This winter’s flu season began early and has proved especially harsh. The annual vaccine did not include protection against this year’s viral strain. More than 36,000 Americans are expected to die as a result. Playwright Will Eno’s The Flu Season will most likely not kill anyone. Indeed, the only death within the plot dissolves in a rush of metatheatrics. But like the 2004 flu, Eno’s playwriting is of a potent strain—tough to anticipate, difficult to resist. It teeters uncomfortably, if intentionally, between the ironic and the sentimental, the clinical and the lyrical. Fascinatingly, you often don’t know what to feel, or if you ought to be feeling anything at all.
The play vaults between a bleak amour at a psychiatric hospital and the attempts of two characters, named Prologue and Epilogue, to narrate both the plot and the circumstances of its composition. It’s rather like a Beckettian version of Adaptation. Prologue (Matthew Lawler) beams complacently, inviting the audience to The Snow Romance, “a chronicle of love and no love, of interiors and exteriors, of weather, change, entry-level psychology, and time.” Epilogue (David Fitzgerald), a more skeptical figure, corrects him. “Right. About the title, the play is now called The Flu Season. A lot of downtime has gone by since the first draft was written. . . . The new title stands for the fatigue, for all the sick-days wasted in coming up with a title at all. The Flu Season. I don’t know. Could use some work.”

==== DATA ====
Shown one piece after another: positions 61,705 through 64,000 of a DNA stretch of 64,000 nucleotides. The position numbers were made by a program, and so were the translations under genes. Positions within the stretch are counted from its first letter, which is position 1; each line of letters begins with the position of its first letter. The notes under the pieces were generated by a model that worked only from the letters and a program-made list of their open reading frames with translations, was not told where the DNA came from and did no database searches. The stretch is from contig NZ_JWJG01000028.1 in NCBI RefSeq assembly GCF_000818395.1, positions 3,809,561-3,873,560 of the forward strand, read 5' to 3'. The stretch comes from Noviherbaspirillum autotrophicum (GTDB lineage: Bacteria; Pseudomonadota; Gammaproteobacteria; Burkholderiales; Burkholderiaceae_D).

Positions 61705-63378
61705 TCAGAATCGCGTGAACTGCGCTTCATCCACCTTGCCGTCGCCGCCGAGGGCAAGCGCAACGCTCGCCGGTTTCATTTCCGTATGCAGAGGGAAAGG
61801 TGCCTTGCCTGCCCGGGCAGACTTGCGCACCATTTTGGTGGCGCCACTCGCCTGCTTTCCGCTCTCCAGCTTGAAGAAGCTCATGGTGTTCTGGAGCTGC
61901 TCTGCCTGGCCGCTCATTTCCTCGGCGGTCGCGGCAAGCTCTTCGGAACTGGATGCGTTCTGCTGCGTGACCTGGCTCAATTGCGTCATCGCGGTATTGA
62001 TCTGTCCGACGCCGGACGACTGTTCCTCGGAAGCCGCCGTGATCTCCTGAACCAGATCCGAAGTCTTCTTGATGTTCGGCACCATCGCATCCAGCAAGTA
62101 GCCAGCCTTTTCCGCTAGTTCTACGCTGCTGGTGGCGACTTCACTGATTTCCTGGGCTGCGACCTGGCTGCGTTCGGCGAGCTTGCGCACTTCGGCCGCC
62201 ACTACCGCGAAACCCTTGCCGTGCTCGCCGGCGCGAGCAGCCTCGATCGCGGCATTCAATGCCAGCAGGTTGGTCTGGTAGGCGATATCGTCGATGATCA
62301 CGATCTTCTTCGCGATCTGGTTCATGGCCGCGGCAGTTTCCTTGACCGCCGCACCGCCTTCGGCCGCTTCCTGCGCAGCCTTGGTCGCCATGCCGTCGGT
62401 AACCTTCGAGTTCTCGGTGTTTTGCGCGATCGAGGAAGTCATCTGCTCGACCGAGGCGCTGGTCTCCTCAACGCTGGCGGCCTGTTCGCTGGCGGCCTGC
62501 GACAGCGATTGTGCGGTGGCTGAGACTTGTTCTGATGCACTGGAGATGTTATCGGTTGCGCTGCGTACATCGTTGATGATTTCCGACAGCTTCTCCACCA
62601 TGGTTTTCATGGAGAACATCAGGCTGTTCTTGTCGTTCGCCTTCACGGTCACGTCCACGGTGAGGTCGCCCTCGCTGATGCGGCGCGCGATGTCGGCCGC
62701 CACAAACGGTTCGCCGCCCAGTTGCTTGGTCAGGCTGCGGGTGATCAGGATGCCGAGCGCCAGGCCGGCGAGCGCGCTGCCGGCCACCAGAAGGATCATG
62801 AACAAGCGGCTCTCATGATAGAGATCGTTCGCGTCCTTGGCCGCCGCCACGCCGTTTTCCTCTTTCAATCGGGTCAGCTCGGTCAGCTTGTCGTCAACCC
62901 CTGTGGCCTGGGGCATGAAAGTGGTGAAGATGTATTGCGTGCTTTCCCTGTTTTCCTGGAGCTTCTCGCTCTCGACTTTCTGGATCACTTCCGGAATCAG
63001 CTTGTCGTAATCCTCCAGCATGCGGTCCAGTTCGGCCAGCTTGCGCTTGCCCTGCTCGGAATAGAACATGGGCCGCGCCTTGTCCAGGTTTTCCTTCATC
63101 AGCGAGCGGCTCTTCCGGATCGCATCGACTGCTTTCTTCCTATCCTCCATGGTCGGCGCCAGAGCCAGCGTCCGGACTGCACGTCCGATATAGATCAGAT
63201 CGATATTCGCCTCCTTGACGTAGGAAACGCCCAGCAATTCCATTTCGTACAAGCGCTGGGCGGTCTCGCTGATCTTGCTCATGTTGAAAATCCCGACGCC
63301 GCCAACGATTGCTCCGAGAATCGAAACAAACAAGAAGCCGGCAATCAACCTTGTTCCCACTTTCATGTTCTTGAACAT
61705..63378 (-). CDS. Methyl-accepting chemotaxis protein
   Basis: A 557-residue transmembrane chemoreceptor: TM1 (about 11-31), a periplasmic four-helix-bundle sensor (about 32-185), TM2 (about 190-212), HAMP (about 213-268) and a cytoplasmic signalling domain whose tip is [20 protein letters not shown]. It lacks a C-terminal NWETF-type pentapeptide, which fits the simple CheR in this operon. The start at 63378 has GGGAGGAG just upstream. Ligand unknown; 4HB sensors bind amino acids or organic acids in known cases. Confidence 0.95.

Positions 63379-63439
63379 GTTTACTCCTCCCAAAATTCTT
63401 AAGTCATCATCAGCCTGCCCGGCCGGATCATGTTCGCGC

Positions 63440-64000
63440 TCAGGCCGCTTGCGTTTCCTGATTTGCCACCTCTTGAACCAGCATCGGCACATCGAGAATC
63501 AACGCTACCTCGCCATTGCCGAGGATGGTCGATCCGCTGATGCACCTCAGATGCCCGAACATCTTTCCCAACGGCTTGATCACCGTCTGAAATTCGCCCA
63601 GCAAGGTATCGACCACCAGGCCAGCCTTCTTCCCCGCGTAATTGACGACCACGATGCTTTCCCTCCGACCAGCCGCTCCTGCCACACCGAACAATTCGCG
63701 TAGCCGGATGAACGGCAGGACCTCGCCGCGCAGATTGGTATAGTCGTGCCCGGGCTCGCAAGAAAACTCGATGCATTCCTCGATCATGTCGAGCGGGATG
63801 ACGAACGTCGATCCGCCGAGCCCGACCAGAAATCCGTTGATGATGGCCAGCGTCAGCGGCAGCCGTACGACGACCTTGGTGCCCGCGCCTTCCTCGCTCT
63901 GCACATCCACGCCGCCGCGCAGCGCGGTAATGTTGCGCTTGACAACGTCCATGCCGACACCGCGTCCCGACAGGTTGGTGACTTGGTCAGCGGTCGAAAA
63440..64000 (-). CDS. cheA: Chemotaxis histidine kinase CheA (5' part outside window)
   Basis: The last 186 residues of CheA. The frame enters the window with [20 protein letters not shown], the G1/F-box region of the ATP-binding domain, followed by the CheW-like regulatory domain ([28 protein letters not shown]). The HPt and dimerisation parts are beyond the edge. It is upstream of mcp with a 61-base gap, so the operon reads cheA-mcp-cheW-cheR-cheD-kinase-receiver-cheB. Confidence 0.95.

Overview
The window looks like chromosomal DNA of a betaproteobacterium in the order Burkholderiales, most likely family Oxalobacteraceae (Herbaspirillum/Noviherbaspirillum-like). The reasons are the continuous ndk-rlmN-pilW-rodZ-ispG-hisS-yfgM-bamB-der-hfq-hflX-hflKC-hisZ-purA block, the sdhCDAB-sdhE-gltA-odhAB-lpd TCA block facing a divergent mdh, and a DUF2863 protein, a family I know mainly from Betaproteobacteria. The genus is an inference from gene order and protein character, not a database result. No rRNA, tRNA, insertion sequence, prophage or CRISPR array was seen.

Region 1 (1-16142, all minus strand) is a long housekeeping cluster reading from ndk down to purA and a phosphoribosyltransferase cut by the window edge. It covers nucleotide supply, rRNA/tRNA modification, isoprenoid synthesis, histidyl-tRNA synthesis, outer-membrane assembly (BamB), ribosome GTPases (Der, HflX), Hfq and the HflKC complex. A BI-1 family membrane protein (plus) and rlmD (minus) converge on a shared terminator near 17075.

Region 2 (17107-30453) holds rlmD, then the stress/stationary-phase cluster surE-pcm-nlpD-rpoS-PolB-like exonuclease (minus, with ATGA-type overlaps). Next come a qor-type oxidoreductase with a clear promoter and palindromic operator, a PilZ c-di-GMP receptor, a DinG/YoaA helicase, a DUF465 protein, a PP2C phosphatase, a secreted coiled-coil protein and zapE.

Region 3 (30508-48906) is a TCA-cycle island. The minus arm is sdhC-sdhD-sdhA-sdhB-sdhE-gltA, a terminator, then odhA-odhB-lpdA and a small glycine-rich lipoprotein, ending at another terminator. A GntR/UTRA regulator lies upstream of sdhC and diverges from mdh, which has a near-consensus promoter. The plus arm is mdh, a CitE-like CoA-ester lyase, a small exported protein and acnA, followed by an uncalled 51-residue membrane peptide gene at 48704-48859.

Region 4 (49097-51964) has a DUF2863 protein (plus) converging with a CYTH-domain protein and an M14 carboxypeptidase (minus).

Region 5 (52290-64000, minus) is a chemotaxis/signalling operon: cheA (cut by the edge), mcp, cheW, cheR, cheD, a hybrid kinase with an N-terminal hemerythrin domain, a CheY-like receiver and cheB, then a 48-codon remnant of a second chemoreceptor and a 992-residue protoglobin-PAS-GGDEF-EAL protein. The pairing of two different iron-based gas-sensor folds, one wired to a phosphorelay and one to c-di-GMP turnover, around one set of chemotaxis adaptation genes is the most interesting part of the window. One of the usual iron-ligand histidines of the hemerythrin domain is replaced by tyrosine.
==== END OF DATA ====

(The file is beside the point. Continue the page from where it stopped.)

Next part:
The play proper begins as a doctor and nurse perform intake interviews. Everyone seems fairly aware that they are onstage. When the nurse begins the scene, “I think that would be fine,” suggesting they are reaching the end of the chat, the woman patient asks, “What would? No one said anything. You’re just going to start talking to me, totally out of the blue?” Eno seems to want us to take an interest in these characters without ever forgetting that they are characters.
The production, directed by Hal Brooks, doesn’t always maintain this balance. Though the scenes are nicely choreographed, Brooks has apparently charged Andrew Benator and Roxanna Hope, as the man and woman, to play their roles as though they were not only batty but vaguely subnormal as well. Elizabeth Sherman and Scott Bowman, as the nurse and doctor, strive for caricature. This results in plenty of laughs, but undermines our identification with the characters, which the script at times seems to request. The metatheatricality might jar more, the satire might cut deeper, were some emotional engagement allowed. At the end, Epilogue instructs us, “There was never any woman, never any nurse, nor doctor, nor certainly any man. Isn’t that sad? . . . There was no toy airplane. It was a pile of words. Isn’t that sad?” Yes, but it might have been much more so.